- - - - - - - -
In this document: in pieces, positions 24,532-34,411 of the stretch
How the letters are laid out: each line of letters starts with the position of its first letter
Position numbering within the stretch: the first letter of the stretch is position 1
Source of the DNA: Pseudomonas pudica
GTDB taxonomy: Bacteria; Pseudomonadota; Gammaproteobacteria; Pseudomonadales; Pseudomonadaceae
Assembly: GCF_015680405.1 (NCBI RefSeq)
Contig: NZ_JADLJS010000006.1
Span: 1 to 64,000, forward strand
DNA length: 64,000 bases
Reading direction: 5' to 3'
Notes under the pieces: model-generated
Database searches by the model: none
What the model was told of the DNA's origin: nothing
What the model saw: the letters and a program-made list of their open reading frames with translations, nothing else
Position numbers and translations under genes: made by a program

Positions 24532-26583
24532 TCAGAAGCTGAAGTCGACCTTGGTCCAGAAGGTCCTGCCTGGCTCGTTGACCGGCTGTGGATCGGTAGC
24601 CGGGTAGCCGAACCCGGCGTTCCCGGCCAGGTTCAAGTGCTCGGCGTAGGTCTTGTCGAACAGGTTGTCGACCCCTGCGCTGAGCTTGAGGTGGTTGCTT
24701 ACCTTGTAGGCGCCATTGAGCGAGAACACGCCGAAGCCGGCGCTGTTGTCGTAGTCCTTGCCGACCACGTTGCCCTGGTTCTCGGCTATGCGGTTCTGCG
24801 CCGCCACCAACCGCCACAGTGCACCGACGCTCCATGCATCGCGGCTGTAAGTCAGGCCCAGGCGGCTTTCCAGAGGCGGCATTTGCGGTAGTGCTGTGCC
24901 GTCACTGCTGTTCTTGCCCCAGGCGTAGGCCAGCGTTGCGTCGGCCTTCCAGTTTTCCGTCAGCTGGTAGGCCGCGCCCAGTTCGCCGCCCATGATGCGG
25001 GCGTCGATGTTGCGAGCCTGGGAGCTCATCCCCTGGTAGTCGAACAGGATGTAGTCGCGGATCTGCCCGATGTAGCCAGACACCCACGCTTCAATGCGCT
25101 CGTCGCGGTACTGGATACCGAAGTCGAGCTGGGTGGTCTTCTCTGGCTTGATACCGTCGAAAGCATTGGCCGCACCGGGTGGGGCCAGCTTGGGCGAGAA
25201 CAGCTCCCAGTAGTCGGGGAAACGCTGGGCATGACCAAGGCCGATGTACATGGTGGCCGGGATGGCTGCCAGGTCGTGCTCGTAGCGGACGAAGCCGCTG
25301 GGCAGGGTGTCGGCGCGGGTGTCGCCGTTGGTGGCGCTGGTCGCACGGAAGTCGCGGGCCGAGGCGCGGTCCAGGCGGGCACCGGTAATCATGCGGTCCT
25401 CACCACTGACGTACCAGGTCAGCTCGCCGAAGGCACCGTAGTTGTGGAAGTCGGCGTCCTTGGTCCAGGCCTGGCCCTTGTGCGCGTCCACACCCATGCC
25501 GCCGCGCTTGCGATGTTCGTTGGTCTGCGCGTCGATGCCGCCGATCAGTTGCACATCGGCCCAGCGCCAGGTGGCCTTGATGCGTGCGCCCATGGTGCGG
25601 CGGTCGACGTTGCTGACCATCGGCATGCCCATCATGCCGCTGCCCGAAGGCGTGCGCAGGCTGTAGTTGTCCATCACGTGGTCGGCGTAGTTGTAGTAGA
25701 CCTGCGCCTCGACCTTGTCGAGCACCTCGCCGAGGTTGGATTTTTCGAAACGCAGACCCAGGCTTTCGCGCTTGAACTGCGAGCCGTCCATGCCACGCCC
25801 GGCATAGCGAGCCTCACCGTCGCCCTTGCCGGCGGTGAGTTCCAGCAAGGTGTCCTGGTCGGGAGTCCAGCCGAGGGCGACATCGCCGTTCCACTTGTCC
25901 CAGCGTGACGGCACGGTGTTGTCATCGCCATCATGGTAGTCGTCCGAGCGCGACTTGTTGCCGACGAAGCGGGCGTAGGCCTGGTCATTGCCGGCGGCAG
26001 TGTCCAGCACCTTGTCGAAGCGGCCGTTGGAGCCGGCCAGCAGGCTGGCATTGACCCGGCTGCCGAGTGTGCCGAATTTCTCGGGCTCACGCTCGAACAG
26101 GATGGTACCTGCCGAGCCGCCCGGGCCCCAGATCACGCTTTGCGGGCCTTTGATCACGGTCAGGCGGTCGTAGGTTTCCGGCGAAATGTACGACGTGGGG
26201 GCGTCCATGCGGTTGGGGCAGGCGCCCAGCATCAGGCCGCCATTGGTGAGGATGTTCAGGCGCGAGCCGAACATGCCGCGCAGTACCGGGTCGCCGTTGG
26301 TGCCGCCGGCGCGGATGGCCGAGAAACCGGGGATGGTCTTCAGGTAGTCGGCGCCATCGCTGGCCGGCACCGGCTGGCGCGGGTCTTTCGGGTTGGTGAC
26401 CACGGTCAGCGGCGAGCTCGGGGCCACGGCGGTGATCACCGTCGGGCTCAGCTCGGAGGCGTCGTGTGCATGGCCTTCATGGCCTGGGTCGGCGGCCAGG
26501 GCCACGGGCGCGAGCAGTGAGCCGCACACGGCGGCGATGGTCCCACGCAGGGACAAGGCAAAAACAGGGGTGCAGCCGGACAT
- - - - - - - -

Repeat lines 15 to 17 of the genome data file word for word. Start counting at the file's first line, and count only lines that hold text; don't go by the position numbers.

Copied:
Position numbers and translations under genes: made by a program

Positions 24532-26583
24532 TCAGAAGCTGAAGTCGACCTTGGTCCAGAAGGTCCTGCCTGGCTCGTTGACCGGCTGTGGATCGGTAGC